BOSTON (AP) — Massachusetts officials are drafting emergency plans to keep paying the state’s bills if the stalemate over the nation’s borrowing limit drags past an Aug. 2 deadline — including looking into whether the state treasurer could dip into rainy day funds.

Massachusetts should be in relatively good fiscal shape in the short term.

The state is slated to receive about $850 million in federal reimbursements in August, much of it for Medicaid payments.

State Treasurer Steven Grossman said the state has enough available cash to make up the difference.

The situation could worsen in September, with about $1 billion in local aid payments scheduled to go out to cities and towns.

Grossman said his office is investigating whether he could temporarily draw from the state’s rainy day fund without legislative approval to cover any shortfall.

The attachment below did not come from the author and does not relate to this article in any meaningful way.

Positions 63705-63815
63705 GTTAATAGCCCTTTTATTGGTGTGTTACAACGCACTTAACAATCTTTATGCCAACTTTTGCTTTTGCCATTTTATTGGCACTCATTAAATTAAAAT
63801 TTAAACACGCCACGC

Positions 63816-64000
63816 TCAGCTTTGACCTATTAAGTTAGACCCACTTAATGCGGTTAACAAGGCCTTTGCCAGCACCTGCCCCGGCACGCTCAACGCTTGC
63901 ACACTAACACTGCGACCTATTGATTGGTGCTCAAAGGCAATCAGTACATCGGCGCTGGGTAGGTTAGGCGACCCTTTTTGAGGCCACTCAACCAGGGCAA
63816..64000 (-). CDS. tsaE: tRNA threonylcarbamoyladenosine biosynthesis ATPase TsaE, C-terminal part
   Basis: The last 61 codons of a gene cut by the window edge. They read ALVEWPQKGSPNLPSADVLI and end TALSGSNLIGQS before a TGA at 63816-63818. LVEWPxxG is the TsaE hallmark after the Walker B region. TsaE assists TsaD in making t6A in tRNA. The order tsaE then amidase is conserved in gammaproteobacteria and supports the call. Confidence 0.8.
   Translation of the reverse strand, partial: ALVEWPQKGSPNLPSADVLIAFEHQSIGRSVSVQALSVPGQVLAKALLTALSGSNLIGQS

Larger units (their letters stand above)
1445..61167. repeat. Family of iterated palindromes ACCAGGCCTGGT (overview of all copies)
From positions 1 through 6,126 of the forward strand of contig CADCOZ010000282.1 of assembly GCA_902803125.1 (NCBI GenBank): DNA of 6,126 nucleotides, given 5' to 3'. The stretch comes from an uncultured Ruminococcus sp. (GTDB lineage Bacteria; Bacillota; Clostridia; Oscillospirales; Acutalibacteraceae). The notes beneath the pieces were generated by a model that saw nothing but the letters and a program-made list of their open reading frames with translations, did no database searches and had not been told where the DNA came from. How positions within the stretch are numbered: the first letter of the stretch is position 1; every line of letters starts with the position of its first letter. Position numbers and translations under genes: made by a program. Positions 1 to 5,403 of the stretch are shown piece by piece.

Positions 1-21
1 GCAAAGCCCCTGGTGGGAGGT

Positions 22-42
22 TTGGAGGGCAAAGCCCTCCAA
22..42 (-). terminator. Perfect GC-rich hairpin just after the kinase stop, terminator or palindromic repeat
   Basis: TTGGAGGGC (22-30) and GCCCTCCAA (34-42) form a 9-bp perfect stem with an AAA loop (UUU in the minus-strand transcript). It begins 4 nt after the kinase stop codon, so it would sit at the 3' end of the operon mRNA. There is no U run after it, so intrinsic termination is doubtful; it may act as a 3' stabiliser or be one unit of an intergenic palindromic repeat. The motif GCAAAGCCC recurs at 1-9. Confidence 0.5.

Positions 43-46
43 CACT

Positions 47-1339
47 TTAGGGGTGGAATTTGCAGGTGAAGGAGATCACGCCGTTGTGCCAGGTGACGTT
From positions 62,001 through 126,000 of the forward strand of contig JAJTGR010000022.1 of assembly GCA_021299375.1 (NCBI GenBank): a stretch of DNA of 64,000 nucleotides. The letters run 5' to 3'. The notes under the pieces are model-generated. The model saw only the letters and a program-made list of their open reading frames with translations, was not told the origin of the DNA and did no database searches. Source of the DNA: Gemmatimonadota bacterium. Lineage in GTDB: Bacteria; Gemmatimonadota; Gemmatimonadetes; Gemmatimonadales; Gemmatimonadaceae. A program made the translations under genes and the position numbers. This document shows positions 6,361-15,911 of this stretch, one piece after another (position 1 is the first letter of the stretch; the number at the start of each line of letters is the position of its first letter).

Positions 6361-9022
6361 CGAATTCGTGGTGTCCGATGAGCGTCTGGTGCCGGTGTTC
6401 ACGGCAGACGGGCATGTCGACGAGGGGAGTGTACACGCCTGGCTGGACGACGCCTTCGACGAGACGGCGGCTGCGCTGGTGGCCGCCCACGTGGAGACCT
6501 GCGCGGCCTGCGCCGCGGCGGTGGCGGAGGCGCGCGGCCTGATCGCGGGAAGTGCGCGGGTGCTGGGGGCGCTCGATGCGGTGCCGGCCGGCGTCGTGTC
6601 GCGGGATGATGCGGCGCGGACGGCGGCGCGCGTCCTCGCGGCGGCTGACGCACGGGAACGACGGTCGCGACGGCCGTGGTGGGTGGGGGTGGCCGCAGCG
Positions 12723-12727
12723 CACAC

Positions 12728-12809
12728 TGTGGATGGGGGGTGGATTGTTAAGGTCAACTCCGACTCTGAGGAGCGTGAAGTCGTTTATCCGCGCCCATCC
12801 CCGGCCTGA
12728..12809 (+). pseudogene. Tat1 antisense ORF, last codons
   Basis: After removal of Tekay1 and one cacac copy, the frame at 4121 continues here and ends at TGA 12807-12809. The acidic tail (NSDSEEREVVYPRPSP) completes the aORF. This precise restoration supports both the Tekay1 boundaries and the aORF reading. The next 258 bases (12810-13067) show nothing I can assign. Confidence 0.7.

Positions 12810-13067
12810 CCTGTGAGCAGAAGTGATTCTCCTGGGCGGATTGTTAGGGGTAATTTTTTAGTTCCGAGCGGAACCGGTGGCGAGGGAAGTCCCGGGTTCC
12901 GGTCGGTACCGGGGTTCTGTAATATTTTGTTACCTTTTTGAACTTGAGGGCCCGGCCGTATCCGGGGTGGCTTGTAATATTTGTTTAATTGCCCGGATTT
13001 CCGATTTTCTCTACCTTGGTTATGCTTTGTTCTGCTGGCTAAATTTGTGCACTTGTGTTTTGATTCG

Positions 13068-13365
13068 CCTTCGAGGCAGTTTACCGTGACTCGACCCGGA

(© Copyright 2010 The Associated Press. All Rights Reserved. This material may not be published, broadcast, rewritten or redistributed.)



  1. roadbowler says:

    If making the fiscally responsible decisions will cost them their re-elections then we citizens are the ones with the problem.

    With that being said, the Democrats and Republicans should take a cue from ‘Thelma and Lousie’. They should join hands and both ‘drive off a cliff’, politically speaking of course. They should unite to put a deficit reduction bill together that will solve our country’s financial problems. Make the cuts that need to be made. Increase revenue across the board, not just focusing on one group of citizens.

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